Play halts sales of US PSPs
Everyone else is getting minted.
Major UK online retailer Play.com has announced that it is suspending sales of imported US PlayStation Portables, pending discussions with SCEE, but imports of the console are believed to be reaching unprecedented levels.
The new handheld system will not be launched in the UK until September 1st, but has already been available for five months in Japan, and since late March in the United States.
"We have decided to suspend the sale of US PSPs on Play.com until we have had chance to discuss the UK import situation with SCEE and see what plans they have for the launch of the European version," Play.com's Simon Perrée explained in a statement today.
"The internet makes the games market a global industry, we have been aware for some time that many other e-tailers are supplying US PSP consoles and software to UK consumers," he continued. "We fully support the UK software industry, and have taken this decision to demonstrate our position, and hope that other e-tailers follow suit."
Like Nintendo's handheld consoles, the PSP has no region-lock on its games, and the device ships with a universal power pack that works with European power supplies - while favourable exchange rates mean that some importers are now offering the console to consumers here for little more than it will retail for in September.
As a result, import sales of the console into the UK - especially over the internet - are believed to be at levels previously unseen for any new hardware launch.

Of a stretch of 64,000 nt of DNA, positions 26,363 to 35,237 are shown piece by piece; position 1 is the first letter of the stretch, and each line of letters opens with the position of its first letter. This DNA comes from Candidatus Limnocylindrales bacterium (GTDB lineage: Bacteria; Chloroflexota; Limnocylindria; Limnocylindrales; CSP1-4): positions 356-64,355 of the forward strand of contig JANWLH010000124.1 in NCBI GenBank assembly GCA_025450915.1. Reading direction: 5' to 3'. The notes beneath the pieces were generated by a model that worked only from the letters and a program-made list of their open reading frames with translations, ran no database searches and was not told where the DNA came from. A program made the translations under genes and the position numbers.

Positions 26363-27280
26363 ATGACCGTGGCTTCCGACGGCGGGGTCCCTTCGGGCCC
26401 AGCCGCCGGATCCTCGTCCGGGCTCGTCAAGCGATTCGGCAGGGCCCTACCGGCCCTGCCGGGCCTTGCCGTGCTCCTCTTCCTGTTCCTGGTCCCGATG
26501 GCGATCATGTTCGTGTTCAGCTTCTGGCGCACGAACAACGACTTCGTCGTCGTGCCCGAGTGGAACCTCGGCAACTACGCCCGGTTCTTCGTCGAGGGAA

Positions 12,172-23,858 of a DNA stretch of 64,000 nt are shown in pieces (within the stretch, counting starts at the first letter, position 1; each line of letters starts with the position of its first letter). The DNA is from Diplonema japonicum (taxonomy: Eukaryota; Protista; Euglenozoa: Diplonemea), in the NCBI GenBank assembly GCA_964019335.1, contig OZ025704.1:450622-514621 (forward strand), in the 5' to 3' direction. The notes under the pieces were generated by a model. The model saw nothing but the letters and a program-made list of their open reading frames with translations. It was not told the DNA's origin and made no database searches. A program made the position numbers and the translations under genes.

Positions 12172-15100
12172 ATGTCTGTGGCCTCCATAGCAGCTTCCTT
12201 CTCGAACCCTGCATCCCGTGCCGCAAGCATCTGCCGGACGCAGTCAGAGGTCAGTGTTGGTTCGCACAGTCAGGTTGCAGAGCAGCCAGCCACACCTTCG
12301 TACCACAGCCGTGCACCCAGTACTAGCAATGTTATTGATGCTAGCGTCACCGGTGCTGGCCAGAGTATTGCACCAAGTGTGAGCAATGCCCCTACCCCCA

Online importers contacted by our sister site GamesIndustry.biz were unwilling to discuss exact figures or provide named quotes, but the message from most was clear - PSP is doing more business for them than any other console has done, with even some of the more established firms having difficulty keeping up with demand.
"We're seeing a snowball effect," one e-tailer told us this week. "One customer buys a PSP, and then we see several of his friends making orders over the following weeks. It's a really desirable piece of kit, and people don't want to wait - lots of our orders now are from people who've never imported anything before in their lives."
With three and a half months still to go before the system arrives in Europe, it seems likely that SCEE - who were unavailable to comment on this story at the time of publication - will seek to stifle the flow of import devices into the region, but with many of the leading importers are located outside the EU, the company's options in this regard could well be somewhat limited.